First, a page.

Knowing why the price is the price provides reasoning and guidance. Our goal is to inform; we do not predict prices. Nickel market is influenced by: 1– Fundamentals: we believe demand relative to supply ultimately determines price and relevant demand vs supply information is essential. 2– Human emotion: humans are not entirely rational beings. Herd anxieties have and will cause short-term disruptions and influence prices up and down. Herd mentality causes price movements like an irrational animal stampede. 3– Technical data: we do not utilize technical analysis in our price direction model. Using the past to predict the future does not work for our purpose.
As mentioned previously there are 3 main influences for Ni price, we have added a 4th. The China Effect: a hybrid of Demand vs Supply and human emotion. China’s demand has been 40%+ for Al/Cu/Ni and 60% of seaborne iron ore global production. Even minor consumption increases or decreases by China will affect global markets. Chinese speculators cause drastic price movements and have disrupted Ni prices.
We take a different approach to demand vs supply: Our focus is on demand; more importantly consumption compared to purchases. An example is China’s imports of industrial metals for shadow banking purposes. Ni is imported with letters of credit and warehouse receipts (rudukans in Chinese) issued. Importers have 6 months to borrow then reloan against receipts as many times as they can before Ni must be exported in order to avoid paying 17% VAT. How does imported and then exported Ni show up in China’s demand statistics because its never consumed? Another example is LME stocks being re-warranted or re-directed to unapproved warehouses but not consumed. Bottom line: If you don’t know how much of what has been bought has been consumed then difference is “overhanging the market”. When unconsumed nickel re-enters the market statistics are skewed.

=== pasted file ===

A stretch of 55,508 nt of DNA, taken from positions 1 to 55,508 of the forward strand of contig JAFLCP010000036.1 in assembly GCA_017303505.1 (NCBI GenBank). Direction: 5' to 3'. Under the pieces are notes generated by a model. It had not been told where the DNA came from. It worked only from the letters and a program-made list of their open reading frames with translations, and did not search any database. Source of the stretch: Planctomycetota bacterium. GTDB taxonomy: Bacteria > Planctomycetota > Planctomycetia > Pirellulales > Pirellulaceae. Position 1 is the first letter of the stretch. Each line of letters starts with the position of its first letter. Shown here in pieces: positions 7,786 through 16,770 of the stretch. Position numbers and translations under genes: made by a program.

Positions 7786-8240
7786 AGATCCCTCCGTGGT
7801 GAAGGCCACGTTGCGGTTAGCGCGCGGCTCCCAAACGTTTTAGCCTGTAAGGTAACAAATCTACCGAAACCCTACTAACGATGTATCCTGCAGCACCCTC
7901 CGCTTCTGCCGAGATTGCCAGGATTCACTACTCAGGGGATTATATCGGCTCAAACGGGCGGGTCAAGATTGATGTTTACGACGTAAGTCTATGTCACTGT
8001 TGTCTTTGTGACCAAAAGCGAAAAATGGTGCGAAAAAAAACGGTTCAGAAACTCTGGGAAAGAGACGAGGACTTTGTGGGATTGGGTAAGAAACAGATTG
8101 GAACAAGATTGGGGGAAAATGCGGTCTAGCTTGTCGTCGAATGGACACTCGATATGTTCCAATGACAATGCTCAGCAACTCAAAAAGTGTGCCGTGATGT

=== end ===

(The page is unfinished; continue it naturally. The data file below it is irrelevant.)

Our demand and supply will focus on Indonesia’s production of 300 series S S (nominally 18Cr-8Ni) from saprolite grade laterite Ni ore and 200 series S S (nominally 17% Cr-4% Ni, from lower grade limonite laterite Ni ore. China has made large scale investments in Indonesia: Advanced rotary kilns, calciners, highly efficient multi-electrode submerged-arc continuous smelting furnaces and state of the art stainless steel mills with continuous casting.
Our reason for focusing on Class ll and not Class l is because austenitic S S consumes 66% of Ni produced annually and is produced from Class ll Ni; NPI in China. China produces over 50% of global S S annually; predominately from NPI and home scrap. Chinese government instituted “China Circular Economy Promotion Law” and has organized recycling of domestic scrap and will use substantially more S S scrap going forward. Increased stainless steel scrap consumption will reduce need to import Ni ore. India, European and American S S producers get approximately 70% of their Ni from scrap. Scrap Ni units are discounted from LME price. We believe China’s Indonesian investment will engender the lowest cost production of Ni and stainless steel.
Vale and Norilsk are the largest producers of nickel. They produce nickel to sell nickel.
China produces NPI to make austenitic stainless steel.